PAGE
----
Published: 13 May 2020

Be Safe Outside. Stay 2 metres apart.

National Parks UK has a four-step guide for people thinking of visiting a National Park during COVID-related restrictions.

  1. Know and follow the latest Government advice
  2. Plan ahead – check the latest local information
  3. If it feels too crowded, it is too crowded
  4. Be kind out there

1. Know and follow the latest Government advice

The advice to the general public about outdoor exercise is different in England, Scotland and Wales.

The Scottish and Welsh Governments’ advice remains this: Stay at home. Protect the NHS. Save Lives. Their advice and laws apply to everyone. Travelling to visit a National Park in Wales or Scotland is currently not allowed.

Latest Government advice in England.

Latest Government advice in Scotland.

Latest Government advice in Wales.

2. Plan ahead – check the latest local information

The UK Government has relaxed restrictions in England and people are now able to drive in order to exercise. Each National Park faces specific challenges and risks. We strongly advise anyone thinking of travelling to one of the English National Parks first to check the latest advice on their website. The situation is fluid and this is updated frequently. You can find links to National Park information pages at the end of this page.

Use the advice and tips they give to keep yourself safe, avoid ‘honeypot’ crowds and be aware in advance of what facilities are available or not. Not all car parks and visitor facilities are managed by National Parks but where possible they will have links to Local Government, charities and other organisations who can help you plan ahead. Access to toilet facilities and water will be significantly reduced as the majority of local businesses remain closed.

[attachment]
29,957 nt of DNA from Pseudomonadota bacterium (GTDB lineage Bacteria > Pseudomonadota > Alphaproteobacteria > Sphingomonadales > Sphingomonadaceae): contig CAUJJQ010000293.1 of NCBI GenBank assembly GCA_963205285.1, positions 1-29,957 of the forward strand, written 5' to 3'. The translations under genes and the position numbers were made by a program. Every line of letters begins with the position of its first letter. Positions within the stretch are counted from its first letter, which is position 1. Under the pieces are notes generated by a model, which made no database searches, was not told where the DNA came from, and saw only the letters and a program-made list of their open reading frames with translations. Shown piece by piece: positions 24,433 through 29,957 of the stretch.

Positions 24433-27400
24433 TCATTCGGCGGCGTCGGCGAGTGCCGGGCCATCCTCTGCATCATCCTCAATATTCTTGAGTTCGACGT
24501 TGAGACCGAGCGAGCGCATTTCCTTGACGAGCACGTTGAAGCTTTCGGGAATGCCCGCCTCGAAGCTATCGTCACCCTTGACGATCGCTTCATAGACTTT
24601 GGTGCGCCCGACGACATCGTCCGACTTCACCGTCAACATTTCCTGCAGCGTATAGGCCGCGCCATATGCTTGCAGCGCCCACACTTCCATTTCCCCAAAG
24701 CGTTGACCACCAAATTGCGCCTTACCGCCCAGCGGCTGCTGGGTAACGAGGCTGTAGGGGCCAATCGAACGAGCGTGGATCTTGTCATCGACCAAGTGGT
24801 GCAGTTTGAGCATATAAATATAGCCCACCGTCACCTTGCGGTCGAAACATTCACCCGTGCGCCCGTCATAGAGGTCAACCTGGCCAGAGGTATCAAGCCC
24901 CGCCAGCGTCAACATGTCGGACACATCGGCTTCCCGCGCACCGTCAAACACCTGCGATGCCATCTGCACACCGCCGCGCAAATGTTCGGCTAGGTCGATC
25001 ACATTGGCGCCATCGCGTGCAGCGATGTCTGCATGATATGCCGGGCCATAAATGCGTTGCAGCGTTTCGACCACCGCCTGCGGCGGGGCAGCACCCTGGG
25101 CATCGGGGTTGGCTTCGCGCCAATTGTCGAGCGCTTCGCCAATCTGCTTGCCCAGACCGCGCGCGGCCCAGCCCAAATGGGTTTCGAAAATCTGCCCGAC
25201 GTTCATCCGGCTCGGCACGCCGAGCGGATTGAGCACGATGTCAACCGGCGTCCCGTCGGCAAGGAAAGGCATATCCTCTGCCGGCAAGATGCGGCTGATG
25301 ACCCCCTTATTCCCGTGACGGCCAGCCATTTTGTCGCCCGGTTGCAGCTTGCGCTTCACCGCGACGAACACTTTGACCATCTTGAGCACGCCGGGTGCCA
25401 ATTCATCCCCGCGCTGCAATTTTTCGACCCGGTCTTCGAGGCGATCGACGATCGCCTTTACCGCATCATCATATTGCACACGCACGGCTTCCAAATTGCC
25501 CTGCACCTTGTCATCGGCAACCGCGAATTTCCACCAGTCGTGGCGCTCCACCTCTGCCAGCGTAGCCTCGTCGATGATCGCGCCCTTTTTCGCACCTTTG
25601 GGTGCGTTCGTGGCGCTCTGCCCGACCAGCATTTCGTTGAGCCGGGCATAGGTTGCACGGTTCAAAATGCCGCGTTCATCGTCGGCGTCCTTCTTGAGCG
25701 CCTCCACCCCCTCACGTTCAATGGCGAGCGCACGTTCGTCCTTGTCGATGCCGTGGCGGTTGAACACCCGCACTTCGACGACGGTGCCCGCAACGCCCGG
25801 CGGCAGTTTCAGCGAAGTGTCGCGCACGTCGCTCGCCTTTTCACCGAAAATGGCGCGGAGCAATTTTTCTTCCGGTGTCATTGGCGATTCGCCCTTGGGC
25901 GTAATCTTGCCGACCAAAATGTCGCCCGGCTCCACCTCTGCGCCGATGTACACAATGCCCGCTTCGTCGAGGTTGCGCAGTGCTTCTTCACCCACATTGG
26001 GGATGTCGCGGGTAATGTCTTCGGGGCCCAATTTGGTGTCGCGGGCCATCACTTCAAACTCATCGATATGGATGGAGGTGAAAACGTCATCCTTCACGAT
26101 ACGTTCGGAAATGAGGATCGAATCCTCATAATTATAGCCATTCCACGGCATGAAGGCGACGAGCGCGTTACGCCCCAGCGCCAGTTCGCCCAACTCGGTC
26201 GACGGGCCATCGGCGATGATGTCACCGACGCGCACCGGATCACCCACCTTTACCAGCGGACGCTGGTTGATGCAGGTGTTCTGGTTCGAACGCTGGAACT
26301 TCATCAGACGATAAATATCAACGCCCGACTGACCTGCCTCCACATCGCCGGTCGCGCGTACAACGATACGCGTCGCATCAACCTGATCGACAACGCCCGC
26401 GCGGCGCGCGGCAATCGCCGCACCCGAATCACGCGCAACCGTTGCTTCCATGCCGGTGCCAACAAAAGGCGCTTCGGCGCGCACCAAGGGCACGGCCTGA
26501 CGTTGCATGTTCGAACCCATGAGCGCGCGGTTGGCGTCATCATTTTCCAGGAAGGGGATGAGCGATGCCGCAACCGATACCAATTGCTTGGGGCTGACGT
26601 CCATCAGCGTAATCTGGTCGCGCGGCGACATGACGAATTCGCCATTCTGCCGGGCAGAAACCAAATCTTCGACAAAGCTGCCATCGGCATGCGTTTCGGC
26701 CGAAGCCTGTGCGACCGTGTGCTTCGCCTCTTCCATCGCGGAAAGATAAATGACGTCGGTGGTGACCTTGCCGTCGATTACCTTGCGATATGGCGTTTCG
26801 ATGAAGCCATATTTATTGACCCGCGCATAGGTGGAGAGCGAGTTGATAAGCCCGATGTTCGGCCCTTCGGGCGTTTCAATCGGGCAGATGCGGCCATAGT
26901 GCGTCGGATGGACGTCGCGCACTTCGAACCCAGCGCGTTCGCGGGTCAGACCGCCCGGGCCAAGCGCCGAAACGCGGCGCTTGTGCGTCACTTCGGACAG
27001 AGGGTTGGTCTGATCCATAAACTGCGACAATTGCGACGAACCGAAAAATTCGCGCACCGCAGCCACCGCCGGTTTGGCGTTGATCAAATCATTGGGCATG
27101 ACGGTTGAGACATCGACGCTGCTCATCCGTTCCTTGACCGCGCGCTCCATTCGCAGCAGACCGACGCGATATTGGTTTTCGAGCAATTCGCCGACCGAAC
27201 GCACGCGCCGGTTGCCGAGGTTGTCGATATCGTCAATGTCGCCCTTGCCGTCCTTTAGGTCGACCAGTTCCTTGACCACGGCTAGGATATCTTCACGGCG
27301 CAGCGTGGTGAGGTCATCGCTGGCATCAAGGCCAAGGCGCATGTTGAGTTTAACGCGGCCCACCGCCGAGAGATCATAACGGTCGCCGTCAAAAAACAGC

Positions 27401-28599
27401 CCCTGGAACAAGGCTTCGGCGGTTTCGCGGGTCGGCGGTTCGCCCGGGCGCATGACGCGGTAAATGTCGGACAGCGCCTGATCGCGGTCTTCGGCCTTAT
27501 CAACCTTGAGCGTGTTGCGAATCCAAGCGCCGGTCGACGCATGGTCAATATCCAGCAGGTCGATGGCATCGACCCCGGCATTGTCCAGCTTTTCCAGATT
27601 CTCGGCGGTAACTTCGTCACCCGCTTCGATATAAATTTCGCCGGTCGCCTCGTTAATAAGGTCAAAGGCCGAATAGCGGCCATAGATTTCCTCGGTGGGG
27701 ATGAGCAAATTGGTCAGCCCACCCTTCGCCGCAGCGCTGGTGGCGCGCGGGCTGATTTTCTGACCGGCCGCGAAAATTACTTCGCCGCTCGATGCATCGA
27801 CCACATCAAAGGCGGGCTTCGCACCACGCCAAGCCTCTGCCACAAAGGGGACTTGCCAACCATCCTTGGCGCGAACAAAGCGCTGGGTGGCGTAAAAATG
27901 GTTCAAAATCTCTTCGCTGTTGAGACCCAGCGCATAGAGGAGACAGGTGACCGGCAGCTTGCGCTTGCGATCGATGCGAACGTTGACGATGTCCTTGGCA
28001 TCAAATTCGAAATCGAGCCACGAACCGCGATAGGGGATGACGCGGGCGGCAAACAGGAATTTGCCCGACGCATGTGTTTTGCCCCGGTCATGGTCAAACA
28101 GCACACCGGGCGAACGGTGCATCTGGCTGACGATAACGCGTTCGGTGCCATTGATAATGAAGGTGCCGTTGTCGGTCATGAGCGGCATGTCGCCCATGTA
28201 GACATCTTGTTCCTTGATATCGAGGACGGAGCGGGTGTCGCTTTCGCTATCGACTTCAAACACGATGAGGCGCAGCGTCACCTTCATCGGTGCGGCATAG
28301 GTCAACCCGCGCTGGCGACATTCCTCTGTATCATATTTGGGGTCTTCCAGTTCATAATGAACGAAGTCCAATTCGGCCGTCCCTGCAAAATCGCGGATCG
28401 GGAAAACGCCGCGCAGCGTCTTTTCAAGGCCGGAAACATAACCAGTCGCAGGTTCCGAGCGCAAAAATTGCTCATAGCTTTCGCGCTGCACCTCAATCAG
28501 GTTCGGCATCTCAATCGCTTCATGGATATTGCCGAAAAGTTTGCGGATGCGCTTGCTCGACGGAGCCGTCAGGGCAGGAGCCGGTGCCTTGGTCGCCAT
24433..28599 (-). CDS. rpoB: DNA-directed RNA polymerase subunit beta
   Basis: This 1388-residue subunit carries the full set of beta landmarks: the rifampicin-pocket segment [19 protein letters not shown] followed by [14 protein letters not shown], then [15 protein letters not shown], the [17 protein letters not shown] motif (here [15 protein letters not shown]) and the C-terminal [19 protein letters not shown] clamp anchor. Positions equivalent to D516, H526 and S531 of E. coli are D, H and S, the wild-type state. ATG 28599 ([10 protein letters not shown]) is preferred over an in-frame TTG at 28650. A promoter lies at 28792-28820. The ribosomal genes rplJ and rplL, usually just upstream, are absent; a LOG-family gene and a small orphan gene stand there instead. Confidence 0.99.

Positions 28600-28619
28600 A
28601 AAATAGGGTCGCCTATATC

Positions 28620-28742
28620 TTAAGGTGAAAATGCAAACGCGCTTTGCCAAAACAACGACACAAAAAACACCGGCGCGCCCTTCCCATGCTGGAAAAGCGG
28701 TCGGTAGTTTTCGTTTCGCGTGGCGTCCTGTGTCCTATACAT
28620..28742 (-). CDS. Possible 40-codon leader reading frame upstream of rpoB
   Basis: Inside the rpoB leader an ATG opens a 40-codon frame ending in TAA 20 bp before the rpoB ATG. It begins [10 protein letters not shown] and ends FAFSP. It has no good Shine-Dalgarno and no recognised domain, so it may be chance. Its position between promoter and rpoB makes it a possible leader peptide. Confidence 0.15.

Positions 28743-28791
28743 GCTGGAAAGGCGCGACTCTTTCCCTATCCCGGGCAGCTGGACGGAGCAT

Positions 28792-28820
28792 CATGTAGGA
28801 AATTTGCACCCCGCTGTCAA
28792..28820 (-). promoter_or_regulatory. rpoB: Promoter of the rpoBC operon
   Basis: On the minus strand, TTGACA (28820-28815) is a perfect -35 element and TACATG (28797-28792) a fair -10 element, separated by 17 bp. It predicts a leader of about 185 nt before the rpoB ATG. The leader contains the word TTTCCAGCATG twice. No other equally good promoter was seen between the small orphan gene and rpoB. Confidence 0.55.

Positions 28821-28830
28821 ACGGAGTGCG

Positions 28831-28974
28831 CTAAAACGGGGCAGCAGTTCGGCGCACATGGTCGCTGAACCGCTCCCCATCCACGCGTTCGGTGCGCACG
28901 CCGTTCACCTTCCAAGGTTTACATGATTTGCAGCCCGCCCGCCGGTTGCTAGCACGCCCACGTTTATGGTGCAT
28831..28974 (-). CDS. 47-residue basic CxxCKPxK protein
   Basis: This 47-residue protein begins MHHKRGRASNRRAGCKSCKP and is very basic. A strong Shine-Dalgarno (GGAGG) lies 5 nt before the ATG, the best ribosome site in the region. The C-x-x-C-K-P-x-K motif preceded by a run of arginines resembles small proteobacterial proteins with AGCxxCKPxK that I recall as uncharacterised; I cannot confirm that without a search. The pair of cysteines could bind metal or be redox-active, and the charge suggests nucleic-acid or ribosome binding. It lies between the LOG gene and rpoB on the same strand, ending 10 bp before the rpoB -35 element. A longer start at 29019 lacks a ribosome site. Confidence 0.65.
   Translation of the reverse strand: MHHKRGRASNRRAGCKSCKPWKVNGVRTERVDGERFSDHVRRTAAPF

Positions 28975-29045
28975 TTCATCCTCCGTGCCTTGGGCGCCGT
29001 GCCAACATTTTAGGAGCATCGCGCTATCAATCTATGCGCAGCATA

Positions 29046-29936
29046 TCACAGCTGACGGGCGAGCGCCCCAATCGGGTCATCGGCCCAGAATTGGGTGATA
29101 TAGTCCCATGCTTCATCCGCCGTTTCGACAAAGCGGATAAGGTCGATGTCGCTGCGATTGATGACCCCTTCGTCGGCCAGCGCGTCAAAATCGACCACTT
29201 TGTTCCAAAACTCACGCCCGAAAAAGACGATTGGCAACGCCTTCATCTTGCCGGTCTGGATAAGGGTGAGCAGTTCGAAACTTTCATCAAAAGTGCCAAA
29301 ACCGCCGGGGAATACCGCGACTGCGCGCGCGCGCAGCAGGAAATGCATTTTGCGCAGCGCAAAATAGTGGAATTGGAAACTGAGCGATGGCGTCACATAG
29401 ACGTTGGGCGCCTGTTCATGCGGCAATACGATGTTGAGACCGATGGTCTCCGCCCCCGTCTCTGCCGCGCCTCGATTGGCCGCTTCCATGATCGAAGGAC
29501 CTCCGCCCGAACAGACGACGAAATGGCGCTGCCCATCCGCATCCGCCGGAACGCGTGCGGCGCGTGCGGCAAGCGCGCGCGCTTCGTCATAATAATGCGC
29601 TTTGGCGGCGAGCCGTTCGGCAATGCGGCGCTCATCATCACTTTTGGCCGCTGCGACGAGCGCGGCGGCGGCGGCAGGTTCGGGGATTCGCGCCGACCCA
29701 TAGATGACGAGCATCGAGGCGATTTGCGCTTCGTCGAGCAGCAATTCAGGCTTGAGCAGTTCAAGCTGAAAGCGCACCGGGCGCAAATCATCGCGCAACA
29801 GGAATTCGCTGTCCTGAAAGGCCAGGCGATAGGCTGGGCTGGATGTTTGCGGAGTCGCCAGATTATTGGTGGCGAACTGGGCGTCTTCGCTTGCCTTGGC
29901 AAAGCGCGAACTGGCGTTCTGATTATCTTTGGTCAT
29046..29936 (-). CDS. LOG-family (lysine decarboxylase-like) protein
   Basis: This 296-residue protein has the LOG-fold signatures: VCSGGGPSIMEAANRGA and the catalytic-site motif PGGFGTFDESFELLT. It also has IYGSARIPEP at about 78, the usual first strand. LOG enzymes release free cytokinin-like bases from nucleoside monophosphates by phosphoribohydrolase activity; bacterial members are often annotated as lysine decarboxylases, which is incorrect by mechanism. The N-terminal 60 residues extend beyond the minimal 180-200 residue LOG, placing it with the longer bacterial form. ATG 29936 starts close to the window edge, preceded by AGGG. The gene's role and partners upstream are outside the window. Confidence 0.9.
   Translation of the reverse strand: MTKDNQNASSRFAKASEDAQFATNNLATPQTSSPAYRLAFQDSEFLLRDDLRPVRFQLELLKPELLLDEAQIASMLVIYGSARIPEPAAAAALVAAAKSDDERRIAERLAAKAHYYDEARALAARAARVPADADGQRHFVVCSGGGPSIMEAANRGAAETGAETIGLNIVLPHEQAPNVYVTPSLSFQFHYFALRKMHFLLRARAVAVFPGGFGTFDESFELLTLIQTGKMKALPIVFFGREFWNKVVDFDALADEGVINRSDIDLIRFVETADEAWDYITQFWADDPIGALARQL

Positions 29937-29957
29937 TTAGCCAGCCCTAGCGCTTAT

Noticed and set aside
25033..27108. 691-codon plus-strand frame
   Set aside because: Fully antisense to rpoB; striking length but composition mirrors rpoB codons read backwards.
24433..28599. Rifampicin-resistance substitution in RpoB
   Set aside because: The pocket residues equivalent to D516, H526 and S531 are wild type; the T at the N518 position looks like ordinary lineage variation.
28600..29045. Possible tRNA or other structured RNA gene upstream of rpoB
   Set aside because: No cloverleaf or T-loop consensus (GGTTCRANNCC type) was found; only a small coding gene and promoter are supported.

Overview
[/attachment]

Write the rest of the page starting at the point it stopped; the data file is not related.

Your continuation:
Re-think risks associated with your usual activities. Avoid putting a strain on Emergency services and volunteer rescue services that often rely on Emergency care front line staff.

3. If it feels too crowded, it is too crowded

It’s only an outside space if you are 2 metres apart. It can be disappointing to plan a visit and find other people have got there first but don’t push ahead with your plans if it feels unsafe. If car parks are full do not block access for local residents and emergency services. Use the information and guidance on local National Parks websites and social media channels to do the sensible thing and find your own safe space.

4. Be kind out there

We’ve all had it tough and no one can guess the battles that the other person is fighting today. Let’s make a promise to give each other a massive break while we all find our way to safe space.

Please be considerate of the rights of local residents, farmers and National Park employees to feel safe in the homes and places of work. Even if you feel safe, they may not.

And be kind to nature. The changes that have taken place whilst humans have been away are remarkable but this means that nature has moved into the spaces we have left – like footpaths.

It’s more important than ever to follow the country code.

And perhaps, for now, consider checking out the changes that have been happening in nature closer to home and give the National Parks and the people who look after and live in them a little time and space to welcome visitors back gradually and safely.